Locating the holy in a foreign land
On its surface, a vacation to Las Vegas and a pilgrimage to Mecca couldn't be more different. Partaking of the former usually means succumbing to decadence, gambling, and sloth. The latter, meanwhile, represents the holiest of acts. But the treks may not be as different as they seem, George Pendle argues in an opinion piece for Bidoun.
The link between tourism and pilgrimage goes at least as far back as 1498, with the publication of Informacion for Pylgrymes unto the Holy Londe. The book, Pendle notes, is a precursor to today's travel guides, providing useful information for navigating a foreign land. Indeed, pilgrimages have been the cause of travel for centuries, gathering multitudes from far and wide.
Given that pilgrimage and tourism are historically linked, Pendle wonders if there is 'something of the sacred left in the tourist's experience today?' Eschewing an automatic condemnation of modern day tourism as wasteful and bloated, Pendle looks deeper and finds that tourists share the pilgrim's hope for transcendence and exultation. 'Tourists, like pilgrims, seek recreation in the fullest sense of the word.' The Ka'bah in Mecca and the Bellagio in Las Vegas both hold the promise of transcendence via 'union with place.'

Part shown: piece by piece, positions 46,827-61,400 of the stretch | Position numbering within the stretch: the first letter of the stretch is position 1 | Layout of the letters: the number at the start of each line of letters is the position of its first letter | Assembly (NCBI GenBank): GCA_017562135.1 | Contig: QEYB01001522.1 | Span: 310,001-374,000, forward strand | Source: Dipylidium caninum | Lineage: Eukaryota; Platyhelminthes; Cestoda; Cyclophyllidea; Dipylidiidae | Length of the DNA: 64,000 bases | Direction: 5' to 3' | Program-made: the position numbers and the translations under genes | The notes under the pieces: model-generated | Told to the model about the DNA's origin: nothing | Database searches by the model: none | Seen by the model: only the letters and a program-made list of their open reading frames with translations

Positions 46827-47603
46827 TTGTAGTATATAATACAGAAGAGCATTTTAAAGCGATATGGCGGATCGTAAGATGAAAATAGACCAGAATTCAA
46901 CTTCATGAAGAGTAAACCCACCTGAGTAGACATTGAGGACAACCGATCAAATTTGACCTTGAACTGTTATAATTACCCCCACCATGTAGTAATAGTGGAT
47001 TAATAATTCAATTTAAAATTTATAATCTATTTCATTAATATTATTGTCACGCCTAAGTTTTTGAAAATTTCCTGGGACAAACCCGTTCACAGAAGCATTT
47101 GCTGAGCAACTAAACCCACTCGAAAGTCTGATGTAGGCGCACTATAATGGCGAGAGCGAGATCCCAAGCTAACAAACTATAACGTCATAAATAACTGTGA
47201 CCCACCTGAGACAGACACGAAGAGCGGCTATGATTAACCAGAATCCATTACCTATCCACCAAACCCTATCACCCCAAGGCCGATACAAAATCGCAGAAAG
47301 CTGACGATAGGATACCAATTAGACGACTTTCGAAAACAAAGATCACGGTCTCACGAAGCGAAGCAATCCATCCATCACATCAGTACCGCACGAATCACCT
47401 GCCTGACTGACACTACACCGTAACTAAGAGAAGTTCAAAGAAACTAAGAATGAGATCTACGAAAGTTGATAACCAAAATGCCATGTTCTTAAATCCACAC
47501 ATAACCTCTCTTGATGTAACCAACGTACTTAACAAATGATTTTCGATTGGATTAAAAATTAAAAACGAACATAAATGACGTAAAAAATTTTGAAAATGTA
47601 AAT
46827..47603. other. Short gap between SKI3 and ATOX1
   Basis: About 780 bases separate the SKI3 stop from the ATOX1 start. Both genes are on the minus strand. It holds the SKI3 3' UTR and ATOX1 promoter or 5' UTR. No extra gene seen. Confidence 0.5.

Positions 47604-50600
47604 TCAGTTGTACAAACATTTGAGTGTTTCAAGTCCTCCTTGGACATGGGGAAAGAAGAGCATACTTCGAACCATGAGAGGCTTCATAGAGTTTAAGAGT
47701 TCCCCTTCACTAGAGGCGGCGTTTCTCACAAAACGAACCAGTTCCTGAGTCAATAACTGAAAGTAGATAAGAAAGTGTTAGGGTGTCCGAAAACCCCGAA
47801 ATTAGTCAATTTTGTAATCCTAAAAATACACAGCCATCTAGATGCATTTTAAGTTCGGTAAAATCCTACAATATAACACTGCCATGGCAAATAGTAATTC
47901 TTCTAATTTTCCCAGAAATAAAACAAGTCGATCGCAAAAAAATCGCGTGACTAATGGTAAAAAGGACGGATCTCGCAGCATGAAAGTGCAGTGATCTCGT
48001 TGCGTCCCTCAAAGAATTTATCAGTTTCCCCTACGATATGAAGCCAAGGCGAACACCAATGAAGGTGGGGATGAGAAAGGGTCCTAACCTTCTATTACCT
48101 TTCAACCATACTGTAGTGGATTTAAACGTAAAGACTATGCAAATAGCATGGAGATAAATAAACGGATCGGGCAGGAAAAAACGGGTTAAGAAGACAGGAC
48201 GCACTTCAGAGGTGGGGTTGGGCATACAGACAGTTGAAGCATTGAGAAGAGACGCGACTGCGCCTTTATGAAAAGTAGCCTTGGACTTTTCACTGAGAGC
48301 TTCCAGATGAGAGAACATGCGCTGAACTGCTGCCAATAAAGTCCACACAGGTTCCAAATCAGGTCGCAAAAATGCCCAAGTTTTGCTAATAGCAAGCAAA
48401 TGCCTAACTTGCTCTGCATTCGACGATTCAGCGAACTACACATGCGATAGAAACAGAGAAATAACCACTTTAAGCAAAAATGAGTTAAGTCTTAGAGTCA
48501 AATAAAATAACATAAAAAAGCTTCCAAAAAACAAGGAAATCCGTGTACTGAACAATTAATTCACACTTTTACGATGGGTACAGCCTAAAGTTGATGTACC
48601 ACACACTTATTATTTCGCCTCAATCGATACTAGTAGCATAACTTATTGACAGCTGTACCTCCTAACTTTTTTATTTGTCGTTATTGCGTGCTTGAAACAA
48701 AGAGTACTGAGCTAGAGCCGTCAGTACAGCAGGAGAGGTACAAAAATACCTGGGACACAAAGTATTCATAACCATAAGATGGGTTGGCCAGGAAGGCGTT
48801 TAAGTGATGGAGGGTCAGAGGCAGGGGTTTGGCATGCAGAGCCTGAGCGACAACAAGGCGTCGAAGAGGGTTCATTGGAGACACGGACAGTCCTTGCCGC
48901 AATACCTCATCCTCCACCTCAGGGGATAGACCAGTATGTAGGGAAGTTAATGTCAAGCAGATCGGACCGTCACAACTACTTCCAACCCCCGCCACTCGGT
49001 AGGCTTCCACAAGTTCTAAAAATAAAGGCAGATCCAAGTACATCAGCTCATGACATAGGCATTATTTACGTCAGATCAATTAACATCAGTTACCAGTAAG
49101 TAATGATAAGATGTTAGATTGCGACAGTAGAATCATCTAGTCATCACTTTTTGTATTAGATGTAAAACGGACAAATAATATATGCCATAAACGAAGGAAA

A more explicit connection can be found in the West Bank, a place that's seen its fair share of pilgrims. A new breed of tourism has cropped up there that hovers somewhere between pilgrimage and secular revelry. Writing for DragonFire, Sara Toth reports that 'alternative tourism' -- reality tours of a place's political, cultural, and economic situation -- has taken hold in the area. It developed as an antidote to the failing pilgrimage tourism industry, which has fallen on hard times since the Israeli government constructed walls separating Israel from Palestinian territories.
While alternative tourism focuses on an area's social climate, such tours, argues Virginia Tech professor Nancy McGehee, turn out to be 'introspective experience[s],' with the tourist finding larger meaning for his or her life in the process of coming to know a place. Modern tourists, Pendle asserts, are 'forever communing with representations.' So, too, is the alternative tourist, whether touching a graffiti-laden wall or passing through a militarized checkpoint.
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